Graham-Cassidy health care bill would be disastrous for US mental health care

US Capitol domeThe US Senate may take action this week on the Graham-Cassidy health care bill, a last-ditch effort by Senate Republicans to repeal and replace the Affordable Care Act. If Graham-Cassidy becomes law, the consequences for US mental health providers and their clients would be disastrous.

The nonpartisan Congressional Budget Office will not score the bill before a September 30 deadline for Senators to vote on it. But estimates suggest that under the bill, at least 16 million Americans would lose health insurance entirely after 10 years, given the bill’s similarity to prior Republican health care bills. This would leave millions paying out of pocket for mental health care that is currently covered by insurance.

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“At least it’s not cancer.”

Courtesy Emma JaegleI was working in a residential treatment center for teens. It was a typical mid-week day, and I was supervising “school time,” a period where clients are able to work on their treatment assignments and homework from their schools back home. Often during this hour, the primary therapists would pull the clients for individual sessions. I happened to know that today was the day that Nicole* was going to be given her diagnosis of depression, and I was prepared to help her process her emotions should she need coaching after her return from session. Sure enough, Nicole returned from her therapist’s office with a solemn look on her face. When she sat down away from her peers, I walked over to her and asked, “How did it go?”

She let out a sigh, “Well, I found out my diagnosis.”

I nodded. “I see. What’s that like for you?”

“I guess it’s better to know what’s going on and have an explanation for everything. At least it’s not like I have cancer!”

That comment gave me pause. I thought: But I have cancer.

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Talkspace forces therapists to break rules. The rules may be the problem.

Matthew Henry / Burst / Licensed under Creative Commons ZeroApp-based therapy platforms may well represent the next evolution of psychotherapy practice. I praised Talkspace a few years ago for offering access to mental health care for many who otherwise would never find their way to a therapist’s office. But the platforms — Talkspace, Betterhelp, and the like — have run into controversy over their confidentiality policies. Therapists using these apps may have little to no ready access to the client’s full name, address, or other information necessary in an emergency.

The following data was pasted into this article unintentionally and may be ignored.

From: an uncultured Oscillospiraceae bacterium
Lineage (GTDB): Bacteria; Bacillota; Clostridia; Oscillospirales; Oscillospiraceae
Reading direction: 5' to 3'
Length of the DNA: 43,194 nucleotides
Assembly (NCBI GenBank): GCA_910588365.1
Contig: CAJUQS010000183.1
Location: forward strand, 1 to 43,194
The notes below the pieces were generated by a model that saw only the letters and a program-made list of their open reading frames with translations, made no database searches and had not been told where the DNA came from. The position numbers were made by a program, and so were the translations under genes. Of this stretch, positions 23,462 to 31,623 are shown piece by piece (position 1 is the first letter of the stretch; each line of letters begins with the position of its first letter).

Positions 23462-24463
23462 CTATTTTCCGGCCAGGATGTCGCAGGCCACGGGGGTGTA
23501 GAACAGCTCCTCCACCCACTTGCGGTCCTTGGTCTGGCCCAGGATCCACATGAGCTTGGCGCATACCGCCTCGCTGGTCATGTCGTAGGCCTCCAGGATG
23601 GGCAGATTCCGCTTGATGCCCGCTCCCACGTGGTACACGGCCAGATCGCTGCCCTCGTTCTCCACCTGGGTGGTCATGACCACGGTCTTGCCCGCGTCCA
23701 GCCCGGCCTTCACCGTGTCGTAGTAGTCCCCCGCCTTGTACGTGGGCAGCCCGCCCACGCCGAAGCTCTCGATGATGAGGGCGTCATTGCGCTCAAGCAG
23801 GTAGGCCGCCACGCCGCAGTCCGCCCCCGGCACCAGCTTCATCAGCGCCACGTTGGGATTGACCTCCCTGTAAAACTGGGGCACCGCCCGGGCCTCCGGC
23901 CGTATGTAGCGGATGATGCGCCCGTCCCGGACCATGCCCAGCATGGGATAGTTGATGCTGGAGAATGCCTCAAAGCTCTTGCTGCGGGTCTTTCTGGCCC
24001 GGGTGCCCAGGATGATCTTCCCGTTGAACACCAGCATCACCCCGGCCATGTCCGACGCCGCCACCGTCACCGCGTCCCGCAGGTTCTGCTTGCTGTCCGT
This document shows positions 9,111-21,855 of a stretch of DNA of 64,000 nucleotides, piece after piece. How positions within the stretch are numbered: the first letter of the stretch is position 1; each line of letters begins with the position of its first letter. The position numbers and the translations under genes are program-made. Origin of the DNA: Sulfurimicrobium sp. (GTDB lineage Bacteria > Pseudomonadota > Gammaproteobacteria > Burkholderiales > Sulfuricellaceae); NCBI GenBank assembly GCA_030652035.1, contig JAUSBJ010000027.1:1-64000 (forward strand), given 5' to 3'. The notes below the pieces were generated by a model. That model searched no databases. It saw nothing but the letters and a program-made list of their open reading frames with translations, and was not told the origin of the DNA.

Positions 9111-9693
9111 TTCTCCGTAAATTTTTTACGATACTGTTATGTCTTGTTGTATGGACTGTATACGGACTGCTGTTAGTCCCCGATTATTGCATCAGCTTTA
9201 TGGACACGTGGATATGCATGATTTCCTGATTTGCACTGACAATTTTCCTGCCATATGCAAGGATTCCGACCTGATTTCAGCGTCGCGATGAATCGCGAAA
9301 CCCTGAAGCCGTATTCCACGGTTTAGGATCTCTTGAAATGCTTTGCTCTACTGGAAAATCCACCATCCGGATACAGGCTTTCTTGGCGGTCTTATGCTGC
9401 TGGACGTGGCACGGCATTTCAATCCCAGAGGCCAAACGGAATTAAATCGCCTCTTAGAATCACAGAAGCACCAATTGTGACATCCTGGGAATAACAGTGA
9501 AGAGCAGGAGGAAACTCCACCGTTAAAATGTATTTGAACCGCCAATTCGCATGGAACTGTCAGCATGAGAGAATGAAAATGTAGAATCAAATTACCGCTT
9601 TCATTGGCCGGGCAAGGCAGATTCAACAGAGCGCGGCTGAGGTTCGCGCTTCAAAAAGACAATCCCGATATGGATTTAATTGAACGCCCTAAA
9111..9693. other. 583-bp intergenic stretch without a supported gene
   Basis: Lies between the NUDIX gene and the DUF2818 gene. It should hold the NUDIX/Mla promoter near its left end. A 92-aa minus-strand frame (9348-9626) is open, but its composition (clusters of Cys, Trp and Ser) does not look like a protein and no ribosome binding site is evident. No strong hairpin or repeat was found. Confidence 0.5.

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Every excuse for California’s MFT Clinical Exam pass rate, debunked

California flagAt the August meeting of the California Board of Behavioral Sciences, I had a tense exchange with representatives from the state’s Office of Professional Examination Services about pass rates for the California MFT Clinical Exam. That pass rate has fallen off a cliff. For the first six months of the year, just 56% of those taking the test for the first time passed.

At the meeting, OPES presented about their exam development process, and argued that nothing meaningful had changed on their end. They and the BBS raised several hypotheses about both the current low pass rate and the drop in pass rate at the start of the year.

Over the past week, I investigated every one of the hypotheses offered. Not one of those hypotheses stands up to scrutiny.

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California’s MFT Clinical Exam is broken

California flagBack in May, I wrote about how pass rates on the California MFT Clinical Exam for licensure had fallen off a cliff. At the time, the state’s Board of Behavioral Sciences offered an explanation for why the pass rate might have been higher than expected at the beginning of 2016. However, they had no explanation for why the pass rate since then had fallen so far.

The most recent data on California licensing exam pass rates [page 25] makes clear that the alarmingly low pass rate in the first quarter of 2017 — when just 57% of first-time test-takers passed the MFT Clinical Exam — was not simply an aberration. It truly does appear that the exam is broken.

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